For years, Chad Greenway was one of the young leaders on the Vikings roster. A first-round draft pick in 2006, when healthy he has been a starter for the entirety of his career.
But as he prepares to enter his 10th NFL season, he isn’t sure if his future is with the Vikings. On getaway day Monday, he said he will playing football in 2015, but doesn’t know if it will be with the Vikings.
“I’m playing for sure somewhere – the CFL or something,” Greenway joked. “We’ll see what happens.”
Greenway will continue to be at Winter Park over the coming weeks as he rehabs a knee injury. As the South Dakota native has said over the years, he grew up a Vikings fans, has been thrilled to play his career with the team he grew up cheering on and, if possible, would like to end his career in purple and gold.
“I want to finish a Viking,” Greenway said. “I’ve said that from Day One and I want to continue to say that. This organization has been amazing for me and my family and I hope to be able to finish here. I hope that can happen.”
The last couple of weeks have been a whirlwind for Greenway. Not only was he missing time – the first time since his 2006 rookie season was wiped out with an injury – but his life was turned upside down Dec. 19 when his father Alan died at the age of 56 following a two-year battle with leukemia. Not knowing where his professional career is heading, he had the added weight of needing to be a strong son, husband and father for his family.
“It’s has been a long week, obviously,” Greenway said. “We’ve had so much support and people reaching out to our family positively. We’ve leaned on that – that old adage that (God) won’t give more than you can handle. We can handle quite a bit as a family. We’re a resilient group because of my father. We just continue to lean on that, lean on each other. It’s a tough time. For those who have lost somebody that is that close to them, it’s difficult. Your mind gets swamped with what’s going on and what’s happened. You try to get your head around it. Being injured on top of it, just icing on the cake. Just a terrible experience last week. But we put him to rest and we’re moving forward.”
At question for Greenway professionally moving forward is what the Vikings have planned for him. Since he first started playing football, Greenway has been a starter – from high school to college to the pros. He admitted it would be a difficult adjustment to being a situational backup. He wants to be a starter or at least have a legitimate chance to be a full-time player.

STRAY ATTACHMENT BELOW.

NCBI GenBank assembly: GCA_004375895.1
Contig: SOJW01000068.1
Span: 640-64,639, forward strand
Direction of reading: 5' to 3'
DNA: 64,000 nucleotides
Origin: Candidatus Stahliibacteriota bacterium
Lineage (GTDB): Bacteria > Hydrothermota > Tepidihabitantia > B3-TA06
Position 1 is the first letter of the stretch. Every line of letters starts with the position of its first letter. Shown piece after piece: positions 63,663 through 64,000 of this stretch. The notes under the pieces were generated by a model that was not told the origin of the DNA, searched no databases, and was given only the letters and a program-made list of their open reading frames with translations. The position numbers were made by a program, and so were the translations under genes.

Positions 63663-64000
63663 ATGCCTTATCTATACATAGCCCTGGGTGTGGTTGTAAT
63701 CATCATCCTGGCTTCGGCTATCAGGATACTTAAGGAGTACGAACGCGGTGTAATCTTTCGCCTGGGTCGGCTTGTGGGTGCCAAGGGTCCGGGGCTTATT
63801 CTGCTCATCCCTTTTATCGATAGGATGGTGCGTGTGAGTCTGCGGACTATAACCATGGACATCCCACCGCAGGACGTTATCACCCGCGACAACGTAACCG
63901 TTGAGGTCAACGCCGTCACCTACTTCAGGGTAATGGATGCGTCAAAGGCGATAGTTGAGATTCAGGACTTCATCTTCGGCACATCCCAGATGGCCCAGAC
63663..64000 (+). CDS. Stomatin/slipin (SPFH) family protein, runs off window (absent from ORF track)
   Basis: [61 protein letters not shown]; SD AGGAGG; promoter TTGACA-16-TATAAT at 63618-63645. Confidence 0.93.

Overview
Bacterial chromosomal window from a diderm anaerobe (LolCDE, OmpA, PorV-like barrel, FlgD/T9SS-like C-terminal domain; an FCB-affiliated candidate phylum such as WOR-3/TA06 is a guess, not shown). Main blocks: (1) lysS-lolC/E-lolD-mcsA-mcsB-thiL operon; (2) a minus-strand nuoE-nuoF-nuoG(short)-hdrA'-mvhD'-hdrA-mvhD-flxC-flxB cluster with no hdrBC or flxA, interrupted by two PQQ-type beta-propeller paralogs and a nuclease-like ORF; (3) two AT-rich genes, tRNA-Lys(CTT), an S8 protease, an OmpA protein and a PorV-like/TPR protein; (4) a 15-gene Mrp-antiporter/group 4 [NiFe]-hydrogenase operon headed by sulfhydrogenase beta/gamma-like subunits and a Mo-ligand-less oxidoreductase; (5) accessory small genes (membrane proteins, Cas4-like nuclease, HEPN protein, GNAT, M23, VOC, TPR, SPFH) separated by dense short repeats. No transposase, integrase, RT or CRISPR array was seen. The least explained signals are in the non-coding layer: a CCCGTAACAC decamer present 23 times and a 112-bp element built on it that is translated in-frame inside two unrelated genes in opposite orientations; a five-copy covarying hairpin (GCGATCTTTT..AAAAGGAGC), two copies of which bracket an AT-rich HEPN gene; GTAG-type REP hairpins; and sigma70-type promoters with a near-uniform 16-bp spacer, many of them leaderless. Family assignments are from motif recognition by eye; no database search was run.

The problem is that the Vikings have been on a youth movement on both sides of the ball for the last two or three years and even some of their top veteran leaders have been shown the door – just ask Antoine Winfield, Jared Allen and Kevin Williams. If Greenway doesn’t fit in the Vikings’ plans, it may entail uprooting his family and moving them temporarily to another city in another state.
He remains under contract for 2015 but has an imposing $8.8 million cap number that the Vikings could look to decrease. He admitted it won’t simply be his decision as to where his football future goes. It will be a family decision.
“It plays a big role,” Greenway said. “My daughters are big-time Vikings fans. It would be a change if that had to happen. We make every decision based on our family. We won’t change for this decision. It won’t simply come down to money or business. It’ll come down to what’s best for the family and we’ll stay consistent with those decisions.”
Just as he was the pride and joy of his father and grandfather carrying on the family name in a public spotlight, as a father himself, he realizes how important having someone to come home to after a brutal practice or difficult loss can be. When he was first starting in the NFL, it was just him. Now he has a wife and children to consider and going home is a much different prospect than it was when he was early in his career.
“It does make it so much more fun doing everything with your family,” Greenway said. “You take so much more pride in your work and you carry yourself and handle yourself knowing they carry the same last name as you have and you represent them in some ways.”
What the plans are for the Vikings family – in the NFL, “family” often tends to have the implication of a Mafia family – have yet to be made known. Until that happens, Greenway will wait and see what the front office’s decision will be concerning his future with the purple and gold. He’s hoping that the service he has given the organization and the positive relationship he has had through two ownership groups and three head coaches will win the day and he will be granted his wish of retiring as a Viking – a rare player who spends a long NFL career with just one team.
Whether that happens will be determined over the next few weeks, so Greenway wasn’t giving a farewell address Monday. It may turn out that it was, but until he’s told he’s no longer a Viking, he’s keeping hope that he will remain a fixture in Minnesota sports.
“I don’t think you really have any real indication until they dig into their plans for the offseason what they want to do and where they want to go with this football team,” Greenway said. “It’s just when you give so much to an organization, you want to be able to continue to play for them. I know sometimes in this league, loyalty is questioned on both sides – the player and the organization. I think in my case, it’s been a pretty good relationship for the most part and you hope you can make that work. Being a loyal guy myself, I just want to be able to do that. But, at the same point you understand that it’s a business and you have to make the correct decision when it comes up.”
Myriad factors play into Greenway’s return
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